Many bishops see urgent reform as the only way to save the church in light of repeated scandals involving sexual abuse by priests. The agenda at the Bishops bi annual conference held in Baltimore on November 12th 2018, included proposals for a code of conduct for bishops and a lay panel to investigate claims of misconduct or negligence by bishops. These were the proposals.

  • A full investigation into how bishops allowed McCarrick to be promoted
  • Archbishop Carlo Viganò’s claims of a homosexual network acting within the hierarchy
  • Opening of confidential channels for reporting complaints against bishops

Under canon law, only the Pope can hold bishops accountable and this proposal was apparently perceived as a threat by Francis who intervened to delay the vote.

Cardinal Daniel DiNardo, president of the USCCB, appeared bemused as he announced that the Holy See had insisted at the 11th hour that the bishops should not vote on their own proposals. Instead they must wait until after February when Pope Francis meets at the Vatican with the heads of bishops’ conferences from around the world. Skeptics view this as a further means of delaying long needed action.

The announcement seemed to shock almost everyone in the room, with the notable exception of Cardinal Cupich of Chicago,one of the Pope’s closest allies in the United States, who was first to respond saying that  that “it is clear the the Holy See is taking the abuse crisis seriously.”  The announcement raises questions about how the decision was made and the role played by the two American Cardinals, Blase Cupich and Donald Wuerl. Cupich appeared prepared and a Washington source stated that Wuerl had advance notice of the decision from Rome. Both cardinals will no doubt face questions from  their American peers.

Many bishops attending the conference are justifiably angry at what they consider an attempt to stop them debating the sexual abuse crisis and a further example of the popes’ increasingly dictatorial and controlling style. The scandals related to the role of numerous bishops in the systemic cover up of child sexual abuse by priests is now viewed as the key factor in enabling predator priests to remain undetected.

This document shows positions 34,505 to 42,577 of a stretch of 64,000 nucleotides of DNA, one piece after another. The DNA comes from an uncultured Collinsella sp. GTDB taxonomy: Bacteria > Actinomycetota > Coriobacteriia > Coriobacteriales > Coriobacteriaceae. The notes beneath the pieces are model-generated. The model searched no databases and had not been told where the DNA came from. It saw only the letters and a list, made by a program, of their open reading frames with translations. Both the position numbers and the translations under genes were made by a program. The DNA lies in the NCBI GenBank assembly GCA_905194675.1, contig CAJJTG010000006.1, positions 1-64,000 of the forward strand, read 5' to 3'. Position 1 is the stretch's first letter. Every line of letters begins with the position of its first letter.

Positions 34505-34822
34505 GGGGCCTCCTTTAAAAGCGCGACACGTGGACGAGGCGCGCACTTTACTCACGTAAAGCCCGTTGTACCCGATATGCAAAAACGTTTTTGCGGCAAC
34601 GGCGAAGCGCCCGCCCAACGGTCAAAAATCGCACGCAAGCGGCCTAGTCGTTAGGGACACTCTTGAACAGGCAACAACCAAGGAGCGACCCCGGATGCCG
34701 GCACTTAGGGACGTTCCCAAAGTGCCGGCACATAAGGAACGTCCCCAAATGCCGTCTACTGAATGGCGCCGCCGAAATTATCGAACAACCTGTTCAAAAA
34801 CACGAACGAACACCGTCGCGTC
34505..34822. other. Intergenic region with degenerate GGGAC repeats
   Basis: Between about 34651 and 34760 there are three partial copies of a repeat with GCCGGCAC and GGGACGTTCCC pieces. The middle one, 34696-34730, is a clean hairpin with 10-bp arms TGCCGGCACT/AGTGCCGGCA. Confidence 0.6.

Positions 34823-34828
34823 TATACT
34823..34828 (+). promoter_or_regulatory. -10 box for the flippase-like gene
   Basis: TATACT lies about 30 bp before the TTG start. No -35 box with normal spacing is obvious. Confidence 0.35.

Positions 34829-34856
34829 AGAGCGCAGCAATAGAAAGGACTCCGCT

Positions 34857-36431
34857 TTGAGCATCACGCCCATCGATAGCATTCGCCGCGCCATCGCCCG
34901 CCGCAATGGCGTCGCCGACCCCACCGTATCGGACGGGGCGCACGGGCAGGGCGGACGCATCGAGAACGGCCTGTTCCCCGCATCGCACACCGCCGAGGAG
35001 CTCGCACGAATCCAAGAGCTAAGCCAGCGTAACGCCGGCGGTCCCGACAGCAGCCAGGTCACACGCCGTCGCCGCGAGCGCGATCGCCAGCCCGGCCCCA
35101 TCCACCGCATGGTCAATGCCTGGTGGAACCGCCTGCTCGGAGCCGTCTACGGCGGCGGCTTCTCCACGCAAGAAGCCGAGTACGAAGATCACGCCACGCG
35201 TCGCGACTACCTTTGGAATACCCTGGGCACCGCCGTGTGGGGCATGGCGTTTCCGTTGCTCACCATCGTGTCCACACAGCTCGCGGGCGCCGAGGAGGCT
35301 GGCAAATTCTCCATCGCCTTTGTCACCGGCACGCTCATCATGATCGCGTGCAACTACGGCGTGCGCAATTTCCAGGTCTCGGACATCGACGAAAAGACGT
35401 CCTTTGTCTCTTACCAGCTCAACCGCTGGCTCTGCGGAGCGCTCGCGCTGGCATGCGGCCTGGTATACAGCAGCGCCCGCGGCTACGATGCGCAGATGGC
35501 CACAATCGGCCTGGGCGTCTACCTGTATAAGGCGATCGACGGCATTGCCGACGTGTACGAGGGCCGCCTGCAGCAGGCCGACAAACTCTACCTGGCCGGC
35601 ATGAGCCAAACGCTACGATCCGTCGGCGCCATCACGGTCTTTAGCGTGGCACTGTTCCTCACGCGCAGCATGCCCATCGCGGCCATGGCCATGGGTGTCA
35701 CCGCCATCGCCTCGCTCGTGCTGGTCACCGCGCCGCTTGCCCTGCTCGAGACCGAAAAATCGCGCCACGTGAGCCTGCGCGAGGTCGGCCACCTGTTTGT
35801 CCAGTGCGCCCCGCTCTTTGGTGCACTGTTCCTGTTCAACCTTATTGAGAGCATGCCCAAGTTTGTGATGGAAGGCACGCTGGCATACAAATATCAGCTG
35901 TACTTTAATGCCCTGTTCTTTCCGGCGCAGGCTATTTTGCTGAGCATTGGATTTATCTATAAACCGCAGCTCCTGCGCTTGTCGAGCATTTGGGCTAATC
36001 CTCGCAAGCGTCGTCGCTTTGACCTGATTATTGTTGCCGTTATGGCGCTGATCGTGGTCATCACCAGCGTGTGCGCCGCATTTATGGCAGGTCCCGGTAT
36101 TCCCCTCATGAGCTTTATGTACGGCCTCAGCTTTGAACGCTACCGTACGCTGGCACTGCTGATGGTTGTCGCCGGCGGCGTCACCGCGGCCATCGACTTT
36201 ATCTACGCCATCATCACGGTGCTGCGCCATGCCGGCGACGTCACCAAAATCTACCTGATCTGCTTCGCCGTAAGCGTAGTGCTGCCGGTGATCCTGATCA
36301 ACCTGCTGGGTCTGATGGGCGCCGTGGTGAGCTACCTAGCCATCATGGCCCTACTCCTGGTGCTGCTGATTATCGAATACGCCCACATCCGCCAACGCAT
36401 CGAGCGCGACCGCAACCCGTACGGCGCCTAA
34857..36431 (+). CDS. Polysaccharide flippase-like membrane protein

This further intervention by Pope Francis can only fuel  frustration, regarding reports  into the conduct of Cardinal McCarrick and the role of his superiors, in covering up his abuse. An earlier letter by Cardinal Viagno  implicated Pope Francis himself, affirming that he had removed sanctions imposed on McCarrick by Pope Benedict, following which Francis appointed McCarrick Cardinal. (See Covering up the Cover Up)  The ‘open secret’ of McCarricks predatory sexual abuse of seminarians and homosexual liaisons with young priests culminated in 2018, with an allegation by a former altar boy that McCarric had sexually abused him from the age of 13, the abuse continuing over many years. The allegation was found ‘credible’ and McCarrick resigned in July 2018. He was sentenced  by Pope Francis to serve a life of prayer and repentance in a Capuchin friary.  The current investigation into how McCarrick managed to rise in the Vatican ranks despite persistant reports of abuse  brings a wry smile to the lips.

Comments from activists protesting at the bishop’s conference on behalf of survivors were telling. Terence McKiernan and Anne Barrett Doyle, co-directors of BishopsAccoutability.org  describing the move by Francis as a “preemptive strike” by the Vatican against U.S. bishops as they seek to respond to the current crisis of sexual abuse and its cover-up stating  “when the Vatican intervenes, it’s a signal that progress will be less than we hoped. ”Peter Isley, a survivor of clerical sexual abuse who now works with the organization Ending Clergy Abuse, said that the decision from the Vatican effectively means, “We care more about our organisation and our princely titles and positions than enacting measures of accountability.” David Clohessy, the ex-national director of Survivors Network of those Abused by Priests (SNAP) “On one hand it’s disappointing that Vatican officials continue to feel no urgency about this crisis,”…“On the other hand, new policies that bishops are proposing are largely meaningless,”

It is now unquestioned that abusive priests have long been protected  by a hierarchical network of bishops and Vatican officials who turned their backs upon survivors who  disclosed sexual abuse by clergy. The bishops are now left to convince their congregations of their sincerity and desire to take action against predator priests  and those who enable them. It must be hoped that some bishops will find the same courage shown by survivors to confront the Vatican. 

#Letters to Priests

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